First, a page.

Tamils - a Trans State Nation..

"To us all towns are one, all men our kin.
Life's good comes not from others' gift, nor ill
Man's pains and pains' relief are from within.
Thus have we seen in visions of the wise !."
Tamil Poem in Purananuru, circa 500 B.C

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Home > Tamils - a Trans State Nation > Struggle for Tamil Eelam > Indictment against Sri Lanka: Introduction & Index > Indictment against Sri Lanka - the Record Speaks

The Charge is Ethnic Cleansing


"...(The) August (1981) incidents of violence centred on three specific areas: the gem mining area of Ratnapura, Negombo near the capital city of Colombo, and the plantation towns in central Sri Lanka. Before the violence was brought under control... at least 10 Indian Tamils had been killed, numerous Tamil shops and businesses burned, and more than 5000 Indian Tamils had fled to refugee camps...

It was widely reported that attacks in Negombo as well as an attack against passengers on a Jaffna to Colombo train were made by organised gangs. Tamil sources stated that it could not be ruled out that people close to the government were behind the organised violence.

They also claimed that the police and the army did not intervene to prevent attacks until the declaration of the state of emergency many days after the attacks began..." - Virginia Leary: Ethnic Conflict and Violence in Sri Lanka - Report of a Mission to Sri Lanka on behalf of the International Commission of Jurists, July/August 1981

The Cover Up That Failed - The Prohibited Report From Colombo, 20 September 1981 from Brian Eads in Bangkok, The London Observer, 20 September 1981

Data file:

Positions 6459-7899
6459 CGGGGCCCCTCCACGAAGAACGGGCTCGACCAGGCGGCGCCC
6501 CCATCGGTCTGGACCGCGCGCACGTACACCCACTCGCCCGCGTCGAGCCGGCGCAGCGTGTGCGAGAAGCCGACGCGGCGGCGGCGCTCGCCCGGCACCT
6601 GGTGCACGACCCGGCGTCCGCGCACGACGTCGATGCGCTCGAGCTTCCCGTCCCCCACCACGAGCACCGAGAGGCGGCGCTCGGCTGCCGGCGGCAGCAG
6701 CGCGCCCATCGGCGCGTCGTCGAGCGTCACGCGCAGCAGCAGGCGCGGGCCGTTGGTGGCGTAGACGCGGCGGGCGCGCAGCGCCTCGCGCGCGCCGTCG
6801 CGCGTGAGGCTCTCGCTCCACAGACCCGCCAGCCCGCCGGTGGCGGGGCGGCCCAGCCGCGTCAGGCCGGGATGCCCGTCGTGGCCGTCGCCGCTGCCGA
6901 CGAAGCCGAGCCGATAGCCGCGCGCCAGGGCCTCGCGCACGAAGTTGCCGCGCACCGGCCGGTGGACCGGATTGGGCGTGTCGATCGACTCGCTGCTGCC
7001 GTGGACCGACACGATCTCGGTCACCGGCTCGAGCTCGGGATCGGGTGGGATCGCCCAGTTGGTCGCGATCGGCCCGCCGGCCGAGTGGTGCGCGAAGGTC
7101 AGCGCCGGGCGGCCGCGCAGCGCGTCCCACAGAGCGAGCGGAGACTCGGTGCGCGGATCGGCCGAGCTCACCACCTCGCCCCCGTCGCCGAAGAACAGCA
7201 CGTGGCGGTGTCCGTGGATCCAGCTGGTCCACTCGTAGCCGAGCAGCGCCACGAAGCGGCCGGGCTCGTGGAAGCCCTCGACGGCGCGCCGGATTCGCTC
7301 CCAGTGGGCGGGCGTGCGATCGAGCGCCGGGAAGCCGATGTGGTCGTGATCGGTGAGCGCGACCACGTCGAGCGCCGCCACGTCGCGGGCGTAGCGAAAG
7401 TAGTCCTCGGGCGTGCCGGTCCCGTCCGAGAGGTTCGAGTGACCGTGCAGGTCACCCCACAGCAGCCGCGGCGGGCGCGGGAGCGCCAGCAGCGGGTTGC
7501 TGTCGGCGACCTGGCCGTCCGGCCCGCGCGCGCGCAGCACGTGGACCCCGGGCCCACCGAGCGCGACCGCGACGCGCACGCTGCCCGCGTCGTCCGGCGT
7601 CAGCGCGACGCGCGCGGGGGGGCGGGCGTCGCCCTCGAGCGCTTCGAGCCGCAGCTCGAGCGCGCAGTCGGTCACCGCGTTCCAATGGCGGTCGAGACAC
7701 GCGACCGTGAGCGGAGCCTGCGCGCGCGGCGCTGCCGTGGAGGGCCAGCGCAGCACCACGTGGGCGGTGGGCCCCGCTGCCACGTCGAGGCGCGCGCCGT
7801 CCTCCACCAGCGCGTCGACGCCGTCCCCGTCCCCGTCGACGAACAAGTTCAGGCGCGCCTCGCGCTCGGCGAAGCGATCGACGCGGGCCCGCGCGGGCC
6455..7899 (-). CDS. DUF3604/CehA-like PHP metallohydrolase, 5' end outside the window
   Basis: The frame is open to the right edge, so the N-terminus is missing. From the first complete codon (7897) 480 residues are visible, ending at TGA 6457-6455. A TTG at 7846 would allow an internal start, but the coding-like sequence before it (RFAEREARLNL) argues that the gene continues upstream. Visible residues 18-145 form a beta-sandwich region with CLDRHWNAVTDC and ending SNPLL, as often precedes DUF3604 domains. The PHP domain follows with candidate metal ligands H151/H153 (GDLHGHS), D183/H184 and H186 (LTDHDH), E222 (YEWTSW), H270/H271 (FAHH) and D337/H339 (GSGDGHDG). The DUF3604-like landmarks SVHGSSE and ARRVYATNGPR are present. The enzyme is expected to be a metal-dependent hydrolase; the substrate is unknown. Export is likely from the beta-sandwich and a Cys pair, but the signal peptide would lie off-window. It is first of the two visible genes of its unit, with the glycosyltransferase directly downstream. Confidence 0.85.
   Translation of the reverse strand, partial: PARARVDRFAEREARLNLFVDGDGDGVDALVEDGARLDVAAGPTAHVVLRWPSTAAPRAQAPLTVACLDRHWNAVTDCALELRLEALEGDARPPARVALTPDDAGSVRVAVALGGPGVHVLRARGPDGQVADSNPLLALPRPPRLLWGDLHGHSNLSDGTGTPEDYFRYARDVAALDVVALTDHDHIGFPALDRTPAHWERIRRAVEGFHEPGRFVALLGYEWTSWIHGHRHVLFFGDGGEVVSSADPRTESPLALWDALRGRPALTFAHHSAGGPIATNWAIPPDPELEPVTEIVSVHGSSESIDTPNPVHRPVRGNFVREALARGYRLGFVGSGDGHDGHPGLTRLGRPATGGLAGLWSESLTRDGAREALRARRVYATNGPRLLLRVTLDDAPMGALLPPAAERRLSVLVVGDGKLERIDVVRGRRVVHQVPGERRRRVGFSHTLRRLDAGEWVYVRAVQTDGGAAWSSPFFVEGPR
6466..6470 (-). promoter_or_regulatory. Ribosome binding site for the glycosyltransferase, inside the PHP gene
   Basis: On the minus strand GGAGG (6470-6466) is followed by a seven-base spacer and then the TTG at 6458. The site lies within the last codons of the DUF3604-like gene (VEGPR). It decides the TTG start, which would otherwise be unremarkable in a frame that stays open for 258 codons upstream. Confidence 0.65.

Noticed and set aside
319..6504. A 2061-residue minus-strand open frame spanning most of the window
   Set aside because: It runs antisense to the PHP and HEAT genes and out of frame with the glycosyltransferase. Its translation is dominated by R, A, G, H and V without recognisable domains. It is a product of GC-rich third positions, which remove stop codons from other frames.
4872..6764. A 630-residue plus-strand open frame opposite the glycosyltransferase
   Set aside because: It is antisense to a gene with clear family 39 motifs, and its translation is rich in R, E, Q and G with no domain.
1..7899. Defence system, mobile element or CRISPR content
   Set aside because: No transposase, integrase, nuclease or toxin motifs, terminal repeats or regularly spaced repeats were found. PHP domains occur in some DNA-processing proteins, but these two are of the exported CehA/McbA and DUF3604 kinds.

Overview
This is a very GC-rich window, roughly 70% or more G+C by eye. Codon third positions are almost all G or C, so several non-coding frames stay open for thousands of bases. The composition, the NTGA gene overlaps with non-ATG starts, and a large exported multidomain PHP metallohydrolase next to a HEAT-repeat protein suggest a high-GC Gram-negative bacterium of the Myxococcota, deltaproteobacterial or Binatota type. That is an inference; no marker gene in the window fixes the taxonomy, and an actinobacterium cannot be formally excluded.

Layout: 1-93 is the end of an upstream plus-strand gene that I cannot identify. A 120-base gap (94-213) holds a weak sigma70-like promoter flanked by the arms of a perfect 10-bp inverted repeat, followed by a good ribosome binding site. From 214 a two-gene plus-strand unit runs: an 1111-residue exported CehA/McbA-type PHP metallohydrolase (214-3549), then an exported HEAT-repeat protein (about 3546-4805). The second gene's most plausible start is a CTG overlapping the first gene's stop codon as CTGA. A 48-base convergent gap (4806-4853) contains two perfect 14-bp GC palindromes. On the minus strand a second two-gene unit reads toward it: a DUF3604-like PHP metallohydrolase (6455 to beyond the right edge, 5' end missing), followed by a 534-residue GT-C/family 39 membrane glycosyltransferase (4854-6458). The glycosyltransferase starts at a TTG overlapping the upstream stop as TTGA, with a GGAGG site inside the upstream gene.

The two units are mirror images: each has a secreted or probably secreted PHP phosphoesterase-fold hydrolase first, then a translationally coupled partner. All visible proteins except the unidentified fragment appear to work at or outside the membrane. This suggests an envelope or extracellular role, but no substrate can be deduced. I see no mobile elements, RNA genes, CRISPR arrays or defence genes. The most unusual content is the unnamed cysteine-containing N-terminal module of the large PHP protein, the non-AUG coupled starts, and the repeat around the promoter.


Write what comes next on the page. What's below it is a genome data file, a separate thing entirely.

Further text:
"Since Jayewardene came to power four years ago, a system of what his critics call 'State terrorism' has brought an Ulster-style situation in the Tamil majority areas of the north and east."

This Dispatch should be datelined `Colombo': that it is not is a measure of the sorry state of Sri Lanka after a summer of racial violence marked by killing, arson and rape.

The report I sought to telex a to London on Friday night was seized by Sri Lanka's Commissioner of Police `on the instructions of the Ministry of Defence,' he said. I would not be allowed to send it, or any other material, and the original would not be returned to me. It appears that the decision originated with President J.R. Jayewardene himself.

The police, the army, and the President have much to be ashamed of and much to conceal from the prying eyes of the British press.

It is now established that the orgy of looting and arson in June in the northern city of Jaffna, the 'homeland' of the minority Hindu Tamil community, was planned, orchestrated and carried out by the predominantly Sinhalese Buddhist police force in the area.

Among their targets were Jaffna public library where 97,000 books burned, the offices of a Tamil newspaper, and the home of a Tamil MP.

It is also clear that subsequent violence in July and August, which was directed against Sri Lanka Tamils in the east and south of the country, and Indian Tamil tea estate workers in the central region, was not random. It was stimulated, and in some cases organised, by members of the ruling United National Party, among them intimates of the President.

In all, 25 people died, scores of women were gang raped, and thousands were made homeless, losing all their meagre belongings.

But the summer madness, which served the dual purpose of quietening Tamil calls for Eelam, that is a separate state, and taking the minds of the Sinhalese electorate off a deepening economic crisis, is only one of the blemishes on the face of the island which the tourist brochures characterise as 'paradise.'